Getting Started with Bitcoin for Beginners in South Africa


It’s a very odd thing, but even after a decade of it’s existence, when Bitcoin comes up during a discussion I still get a lot of people asking me how they can acquire it. I always wonder if this is a uniquely South African thing, or if I take it for granted that everyone knows about Bitcoin. After all, in recent months, we’ve seen Jamie Dimon, Donald Trump, Mark Zuckerberg and Jerome Powell among others discuss it in the global media. But sometimes, here in South Africa we’ve got massive challenges to deal with, so I guess I shouldn’t be surprised that there’s little to no good information about Bitcoin. That being said, its’ all the more reason to write an article about acquiring Bitcoin. Note that this article is not financial advice, but merely useful information to add to the subject.

Why get Bitcoin

I would be remiss if I did not address this first. Bitcoin is a very complicated topic in that it deals with everything from national monetary policy to the nature of money. However, the best answer would be is that it gives you economic sovereignty or ownership over your wealth. It’s like digital gold – you own it, and no one can take it away from you or diminish it’s value.

But the simplest answer is that we are entering into a new world, one that has been enabled by the internet, and Bitcoin will be the new money in this new future that doesn’t require third parties to function.

How to get Bitcoin

First off it’s important to recognize that if you intend buying Bitcoin with your Rands, then only spend what you’re willing to lose. This is sage advice for anyone looking to build any form of wealth.

There are mainly three ways to buy Bitcoin.


These work like traditional share/stock trading exchanges, the only difference being that you’re trading Bitcoin and other crypto currencies instead. They typically works as follows:

  • You sign up to the exchange
  • You submit some identification documentation along with proof of address documentation to comply with KYC and AML regulations
  • Once that successfully completed, you’ll have an account with the exchange
  • You can then transfer cash from your bank account, to the new trading account via ETF; this is like a regular electronic bank payment
  • Once the cash lands in your trading account, you can then use it to purchase Bitcoin.

There are a couple of exchanges out there like Luno, Ice3x, Altcointrader, Valr and a couple others, but these are the main ones in South Africa. I might buy on exchanges but I don’t trade myself, I only HODL, but that’s a post for another time.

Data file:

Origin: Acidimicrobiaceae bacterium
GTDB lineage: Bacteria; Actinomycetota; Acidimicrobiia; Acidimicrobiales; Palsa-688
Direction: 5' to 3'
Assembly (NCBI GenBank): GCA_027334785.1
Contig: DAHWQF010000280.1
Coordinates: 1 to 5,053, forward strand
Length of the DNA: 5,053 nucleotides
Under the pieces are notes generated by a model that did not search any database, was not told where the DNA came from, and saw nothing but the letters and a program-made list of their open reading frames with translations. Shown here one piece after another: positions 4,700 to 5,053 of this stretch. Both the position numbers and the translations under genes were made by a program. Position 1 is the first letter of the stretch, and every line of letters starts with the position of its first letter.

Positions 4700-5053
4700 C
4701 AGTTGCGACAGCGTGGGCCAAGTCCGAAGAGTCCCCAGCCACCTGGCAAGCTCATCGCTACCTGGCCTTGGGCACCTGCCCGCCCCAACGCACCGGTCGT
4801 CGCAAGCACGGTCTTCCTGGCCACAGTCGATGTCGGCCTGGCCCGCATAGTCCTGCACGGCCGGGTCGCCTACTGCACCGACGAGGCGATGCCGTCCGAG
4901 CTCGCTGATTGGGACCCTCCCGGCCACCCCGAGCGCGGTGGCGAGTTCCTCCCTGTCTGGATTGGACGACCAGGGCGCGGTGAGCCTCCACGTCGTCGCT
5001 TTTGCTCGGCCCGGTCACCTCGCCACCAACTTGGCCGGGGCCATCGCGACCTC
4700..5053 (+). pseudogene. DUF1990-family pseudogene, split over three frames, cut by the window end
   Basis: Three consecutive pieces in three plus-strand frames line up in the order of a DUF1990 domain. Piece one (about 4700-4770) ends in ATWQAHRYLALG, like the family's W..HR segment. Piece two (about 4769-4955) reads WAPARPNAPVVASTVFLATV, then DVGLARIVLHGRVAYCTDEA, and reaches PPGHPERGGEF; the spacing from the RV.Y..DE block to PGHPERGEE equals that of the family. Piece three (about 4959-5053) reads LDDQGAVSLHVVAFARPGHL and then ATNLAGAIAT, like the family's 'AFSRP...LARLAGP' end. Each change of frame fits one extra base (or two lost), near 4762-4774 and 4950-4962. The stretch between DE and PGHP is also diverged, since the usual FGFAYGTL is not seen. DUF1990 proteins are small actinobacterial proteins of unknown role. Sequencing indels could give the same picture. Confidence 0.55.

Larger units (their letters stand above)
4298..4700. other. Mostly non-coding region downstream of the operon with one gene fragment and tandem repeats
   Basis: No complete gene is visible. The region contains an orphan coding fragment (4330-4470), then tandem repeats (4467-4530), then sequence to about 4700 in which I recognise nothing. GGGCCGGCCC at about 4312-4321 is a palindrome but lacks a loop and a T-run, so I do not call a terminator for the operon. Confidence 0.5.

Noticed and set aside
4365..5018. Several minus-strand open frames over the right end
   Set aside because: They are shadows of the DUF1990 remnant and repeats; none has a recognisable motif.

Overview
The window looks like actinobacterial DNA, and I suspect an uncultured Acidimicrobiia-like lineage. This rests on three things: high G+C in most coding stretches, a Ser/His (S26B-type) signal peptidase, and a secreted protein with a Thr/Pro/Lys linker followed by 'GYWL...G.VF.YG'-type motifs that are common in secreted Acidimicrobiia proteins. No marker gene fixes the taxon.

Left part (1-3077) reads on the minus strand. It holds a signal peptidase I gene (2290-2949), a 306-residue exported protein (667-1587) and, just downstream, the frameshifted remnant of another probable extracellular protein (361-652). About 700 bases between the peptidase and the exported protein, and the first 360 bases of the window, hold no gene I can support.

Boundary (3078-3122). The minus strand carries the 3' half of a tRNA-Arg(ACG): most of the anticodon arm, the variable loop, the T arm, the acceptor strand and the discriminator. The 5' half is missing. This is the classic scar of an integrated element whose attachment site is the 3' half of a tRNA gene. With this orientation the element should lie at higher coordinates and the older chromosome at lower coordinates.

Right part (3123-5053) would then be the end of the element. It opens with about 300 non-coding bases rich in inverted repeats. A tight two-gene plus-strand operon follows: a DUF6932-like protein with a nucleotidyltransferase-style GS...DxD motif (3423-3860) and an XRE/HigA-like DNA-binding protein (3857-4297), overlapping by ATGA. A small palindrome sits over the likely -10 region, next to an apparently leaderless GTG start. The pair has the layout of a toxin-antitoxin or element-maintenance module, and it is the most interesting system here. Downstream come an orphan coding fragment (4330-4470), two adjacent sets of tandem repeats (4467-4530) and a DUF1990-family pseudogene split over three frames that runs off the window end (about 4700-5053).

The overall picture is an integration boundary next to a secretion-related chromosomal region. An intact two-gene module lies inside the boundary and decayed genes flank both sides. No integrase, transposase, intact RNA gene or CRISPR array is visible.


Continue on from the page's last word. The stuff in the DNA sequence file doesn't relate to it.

Peer to Peer Services

Exchanges have fees and procedures that might seem confusing. Over and above that, they keep records of your financial activity. Peer to peer services like LocalBitcoins can simplify things, by allowing you to sign up and decide which person/entity you want to trade with. The price might be higher or lower than on usual exchanges though. I found this to be a simple easy process, however this service maintains a record of your financial activity to a degree depending on the approach used.

Direct Bitcoin Purchase Services

These are services where you can directly buy Bitcoin using your credit or debit card. They’re very convenient, but the fees can be very high going up to 6% which is quite hefty. An example of this service would be Coinmama.

Better way to get Bitcoin

I am a huge fan of Andreas M. Antonopoulos who is one of the worlds leading Bitcoin evangelists. I like him a lot because he doesn’t promote Bitcoin as a speculative investment, but rather a means to partake in a new monetary system which is devoid of nefarious influence.

He suggests that perhaps the best way to get Bitcoin is to earn it. An idea that I totally agree with, because it means that you can partake in the new monetary system rather than clinging to the old dying one.

To that end, if you’ve found this article useful, please feel free to donate some satoshis to a Bitcoin address of mine shown below:) A satoshi is a fraction of a Bitcoin, and to be exact, 1 Bitcoin equals 100,000,000 satoshi’s

Bitcoin (BTC):  3Li9mKjZ9AFVPKkATAGG7eKJrALy6bvddB


Bitcoin is an enormously huge topic, far greater than I could ever cover in this single post. Because of that massive scope it can be hard to fully grasp its full utility, but you don’t have to. The best way to understand Bitcoin is to simply get a little a bit, and actually use it. It’s only then, that the profundity of this new monetary system will dawn on you.

Photo by Dmitry Demidko on Unsplash


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